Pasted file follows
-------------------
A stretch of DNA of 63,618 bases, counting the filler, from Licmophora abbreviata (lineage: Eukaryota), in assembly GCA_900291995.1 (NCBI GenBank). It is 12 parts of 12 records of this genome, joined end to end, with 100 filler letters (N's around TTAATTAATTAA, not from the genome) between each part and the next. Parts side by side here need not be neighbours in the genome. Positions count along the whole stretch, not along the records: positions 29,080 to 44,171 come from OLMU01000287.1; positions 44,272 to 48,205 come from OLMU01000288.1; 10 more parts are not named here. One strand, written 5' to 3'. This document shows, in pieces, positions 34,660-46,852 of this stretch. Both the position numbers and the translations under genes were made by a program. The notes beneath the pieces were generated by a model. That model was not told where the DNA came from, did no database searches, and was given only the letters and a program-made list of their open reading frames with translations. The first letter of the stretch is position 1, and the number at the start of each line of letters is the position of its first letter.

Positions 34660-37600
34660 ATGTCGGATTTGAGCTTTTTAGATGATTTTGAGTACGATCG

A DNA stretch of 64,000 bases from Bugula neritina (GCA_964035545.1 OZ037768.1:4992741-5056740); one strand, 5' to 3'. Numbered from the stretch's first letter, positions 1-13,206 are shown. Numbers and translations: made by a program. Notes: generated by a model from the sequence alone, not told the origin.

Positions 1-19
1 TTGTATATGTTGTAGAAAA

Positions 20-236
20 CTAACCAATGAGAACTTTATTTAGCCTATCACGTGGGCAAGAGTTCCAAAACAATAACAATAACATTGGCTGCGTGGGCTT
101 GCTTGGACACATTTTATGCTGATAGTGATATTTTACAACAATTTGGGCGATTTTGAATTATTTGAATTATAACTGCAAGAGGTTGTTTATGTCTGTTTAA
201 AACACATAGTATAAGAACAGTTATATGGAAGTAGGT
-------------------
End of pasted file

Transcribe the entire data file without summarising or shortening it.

A stretch of DNA of 63,618 bases, counting the filler, from Licmophora abbreviata (lineage: Eukaryota), in assembly GCA_900291995.1 (NCBI GenBank). It is 12 parts of 12 records of this genome, joined end to end, with 100 filler letters (N's around TTAATTAATTAA, not from the genome) between each part and the next. Parts side by side here need not be neighbours in the genome. Positions count along the whole stretch, not along the records: positions 29,080 to 44,171 come from OLMU01000287.1; positions 44,272 to 48,205 come from OLMU01000288.1; 10 more parts are not named here. One strand, written 5' to 3'. This document shows, in pieces, positions 34,660-46,852 of this stretch. Both the position numbers and the translations under genes were made by a program. The notes beneath the pieces were generated by a model. That model was not told where the DNA came from, did no database searches, and was given only the letters and a program-made list of their open reading frames with translations. The first letter of the stretch is position 1, and the number at the start of each line of letters is the position of its first letter.

Positions 34660-37600
34660 ATGTCGGATTTGAGCTTTTTAGATGATTTTGAGTACGATCG

A DNA stretch of 64,000 bases from Bugula neritina (GCA_964035545.1 OZ037768.1:4992741-5056740); one strand, 5' to 3'. Numbered from the stretch's first letter, positions 1-13,206 are shown. Numbers and translations: made by a program. Notes: generated by a model from the sequence alone, not told the origin.

Positions 1-19
1 TTGTATATGTTGTAGAAAA

Positions 20-236
20 CTAACCAATGAGAACTTTATTTAGCCTATCACGTGGGCAAGAGTTCCAAAACAATAACAATAACATTGGCTGCGTGGGCTT
101 GCTTGGACACATTTTATGCTGATAGTGATATTTTACAACAATTTGGGCGATTTTGAATTATTTGAATTATAACTGCAAGAGGTTGTTTATGTCTGTTTAA
201 AACACATAGTATAAGAACAGTTATATGGAAGTAGGT